Diabetic cardiac fibrosis causes ventricular stiffness and leads to diastolic dysfunction [273]. In a diabetic rat model, BBR treatment (100 mg/kg/d, p.o., 4wk) improved cardiac fibrosis and dysfunction by down-regulating insulin-like growth factor-1 receptor (IGF-1R) expression in cardiac fibroblasts, specifically by reducing expression of MMP-2/9, α-smooth muscle actin (α-SMA) and type 1 collagen (Col1) in diabetic hearts. BBR also exerted a similar effect in cardiac fibroblasts exposed to high levels of glucose [273]. Furthermore, BBR (50, 100, 150 mg/kg/d, p.o., 12wk) reduced cardiac fibrosis in DM rats by down-regulating the expression of transforming growth factor β1 (TGFβ1) and connective tissue growth factor (CTGF), reducing the expression of Col1 and Col3 [274]. In addition, BBR treatment promoted glucose depletion and glucose uptake as well as improved IR in H9C2 cells, at least partially by increasing AMPK activity [222]. Further, BBR (100 mg/kg/day, p.o., 7d) ameliorated arrhythmias induced by ischemia (LAD ligature) in diabetic rats [275]. Researchers have shown that BBR reversed the down-regulation of the transient outward K+ current (Ito) and ICa [275]. In a similar study, BBR (60 mg/kg/day, p.o., 14d) led to the restoration of diminished inwardly rectifying potassium channel Kir2.1 to nearly normal levels [276]. The effect of BBR on Kir2.1, the main subunit of IK1, was associated with recovering of resting membrane potential and alleviating of ischemia-induced arrhythmias in diabetic rats [276].

In conclusion, BBR is a promising candidate for therapy of T2DM and metabolic syndrome. However, further investigations of the mechanisms of BBR are required for its appropriate application in clinical settings.


Obesity is a complex metabolic disease occurring in both developed and developing countries [277]. Obesity contributes to the development of several other health problems, such as cardiovascular diseases, DM, cancer, chronic obstructive pulmonary disease, and depression [277]. Etiology of obesity is multi-factorial and is associated with the energy input exceeding energy output [278]. Most commonly, it is induced by excessive food intake, imbalanced nutrition, physical inactivity, and genetic predisposeitions. Other causes of obesity include endocrine dysfunction, mental illnesses, or iatrogenic etiologies [278].

BBR reduced food intake in the mice fed with HFD, and decreased their weight gain [279]. Such an effect led to the question as to how BBR affects the appetite. BBR can improve lipid dysregulation by controlling both peripheral and central AMPK activity [280]. Although BBR cannot cross the cerebrovascular barrier, studies have shown that an application of BBR intraperitoneally caused a 47% up-regulation in serotonin levels in the brain [281]. The expression of glucagon-like peptide 1 receptor (GLP-1R), orexin A and neuropeptide Y in brain of tested animals were found to be up-regulated [282]. Together with changes observed in hypothalamus, this can be a factor causing the decrease of body weight, enhanced lipolysis, and decrease of IR in obese experimental animals and even humans.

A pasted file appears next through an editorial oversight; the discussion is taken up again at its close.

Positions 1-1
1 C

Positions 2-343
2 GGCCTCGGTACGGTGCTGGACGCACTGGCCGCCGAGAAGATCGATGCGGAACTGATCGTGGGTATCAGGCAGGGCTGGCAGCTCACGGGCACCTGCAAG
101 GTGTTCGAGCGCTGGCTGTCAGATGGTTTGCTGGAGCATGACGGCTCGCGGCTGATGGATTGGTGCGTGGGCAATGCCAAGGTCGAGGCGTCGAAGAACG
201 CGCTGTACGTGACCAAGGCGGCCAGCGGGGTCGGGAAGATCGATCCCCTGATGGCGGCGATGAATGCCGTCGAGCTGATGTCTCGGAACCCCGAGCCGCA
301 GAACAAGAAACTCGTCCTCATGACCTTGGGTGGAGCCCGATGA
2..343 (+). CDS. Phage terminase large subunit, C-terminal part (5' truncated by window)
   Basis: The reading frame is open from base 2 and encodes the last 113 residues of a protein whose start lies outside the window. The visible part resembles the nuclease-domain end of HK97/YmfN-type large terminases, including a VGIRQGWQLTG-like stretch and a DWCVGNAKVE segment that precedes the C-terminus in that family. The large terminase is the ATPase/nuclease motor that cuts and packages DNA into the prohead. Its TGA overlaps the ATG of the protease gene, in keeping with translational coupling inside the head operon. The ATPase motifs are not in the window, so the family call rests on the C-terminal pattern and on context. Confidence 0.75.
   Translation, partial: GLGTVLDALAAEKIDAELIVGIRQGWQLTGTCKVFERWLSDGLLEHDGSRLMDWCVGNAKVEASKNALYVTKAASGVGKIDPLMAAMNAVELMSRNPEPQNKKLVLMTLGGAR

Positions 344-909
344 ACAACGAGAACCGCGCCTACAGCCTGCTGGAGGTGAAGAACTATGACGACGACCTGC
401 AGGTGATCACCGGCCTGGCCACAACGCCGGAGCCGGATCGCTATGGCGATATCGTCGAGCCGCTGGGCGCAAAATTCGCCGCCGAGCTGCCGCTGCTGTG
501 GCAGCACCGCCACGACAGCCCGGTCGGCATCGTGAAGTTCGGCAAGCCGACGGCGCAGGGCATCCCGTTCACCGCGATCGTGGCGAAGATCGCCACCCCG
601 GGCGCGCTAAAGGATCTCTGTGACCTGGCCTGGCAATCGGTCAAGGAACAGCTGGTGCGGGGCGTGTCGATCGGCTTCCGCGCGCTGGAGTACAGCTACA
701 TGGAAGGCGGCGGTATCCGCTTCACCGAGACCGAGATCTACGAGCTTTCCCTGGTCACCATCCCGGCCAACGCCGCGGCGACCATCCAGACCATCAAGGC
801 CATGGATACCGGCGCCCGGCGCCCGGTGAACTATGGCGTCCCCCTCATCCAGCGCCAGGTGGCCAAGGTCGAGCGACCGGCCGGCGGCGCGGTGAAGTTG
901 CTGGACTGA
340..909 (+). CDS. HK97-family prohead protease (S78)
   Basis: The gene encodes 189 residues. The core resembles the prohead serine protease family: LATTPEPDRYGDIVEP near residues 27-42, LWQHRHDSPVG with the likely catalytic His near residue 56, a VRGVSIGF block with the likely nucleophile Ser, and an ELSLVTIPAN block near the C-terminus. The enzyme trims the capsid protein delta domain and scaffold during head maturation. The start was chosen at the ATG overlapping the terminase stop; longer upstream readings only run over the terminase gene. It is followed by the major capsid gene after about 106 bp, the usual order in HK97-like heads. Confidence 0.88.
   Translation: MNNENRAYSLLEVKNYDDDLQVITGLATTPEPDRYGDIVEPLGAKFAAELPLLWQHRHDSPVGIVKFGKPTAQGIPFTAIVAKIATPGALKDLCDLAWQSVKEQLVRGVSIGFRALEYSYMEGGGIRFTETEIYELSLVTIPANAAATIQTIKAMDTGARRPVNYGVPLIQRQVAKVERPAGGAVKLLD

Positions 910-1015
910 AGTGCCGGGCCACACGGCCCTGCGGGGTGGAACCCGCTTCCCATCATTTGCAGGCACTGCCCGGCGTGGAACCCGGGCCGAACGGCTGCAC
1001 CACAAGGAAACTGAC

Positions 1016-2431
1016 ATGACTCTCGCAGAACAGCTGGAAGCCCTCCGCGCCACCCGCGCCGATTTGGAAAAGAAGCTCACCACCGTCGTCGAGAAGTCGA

It is clear, that anti-obesity effects of BBR are associated with its anti-diabetic activity [283]. Many studies identified BBR as an activator of AMPK, which is, besides other effects, responsible for triggering of the glucose uptake and fatty acid oxidation in skeletal muscles, and regulation of insulin secretion by pancreatic β-secretory cells [30, 225, 226]. Effects of BBR on an increase of glucagon-like peptide-1 (GLP-1) via enhancing GLP-1 secretion and GLP-1 biosynthesis in enteroendocrine L-cells and some neurons were also observed, and BBR stimulated GLP-1 secretion can trigger the feeling of satiety and decrease the food intake [284]. Mitochondrial stress responses (e.g., mitochondrial swelling and membrane rupture) and GLP-1 expression were decreased in the colon of diet-induced obese mice [285]. Administration of BBR (100 mg/kg/d, p.o., 8wk) up-regulated GLP-1 expression in mice and prevented mitochondrial stress response [285]. All these pharmacological effects of BBR can translate to improved outcomes in DM and obesity.

Several studies have shown altered intestinal architecture as a result of a shift in gut microbiota composition to the phyla Bacteroidetes and Firmicutes [286]. The pivotal barrier-protecting function conferred by BBR was mediated by elevated levels of SCFAs [233]. Gene profiling analysis showed that BBR can regulate gut microbiota diversity. In the group of BBR-treated rats (100 mg/kg/d, p.o., 18wk), the shift to bacteria producing SCFAs was shown to be significant [233]. On the other hand, fasting-induced adipose factor (FIAF), which inhibits circulating lipoprotein lipase (LPL), is a regulator as a putative mediator of microbial modulation of energy storage, and fat mobilization [287]. BBR (200 mg/kg/d, p.o., 6wk) up-regulated FIAF expression in adipose tissues and intestinal and also changed the abundance of fecal Bacteroidetes and Firmicutes in total bacteria in the gut of mice fed with HFD [288]. Additionally, Chae et al.[289] showed modulation of growth of gut microbiota, especially Lactobacillus and Bifidobacterium by BBR.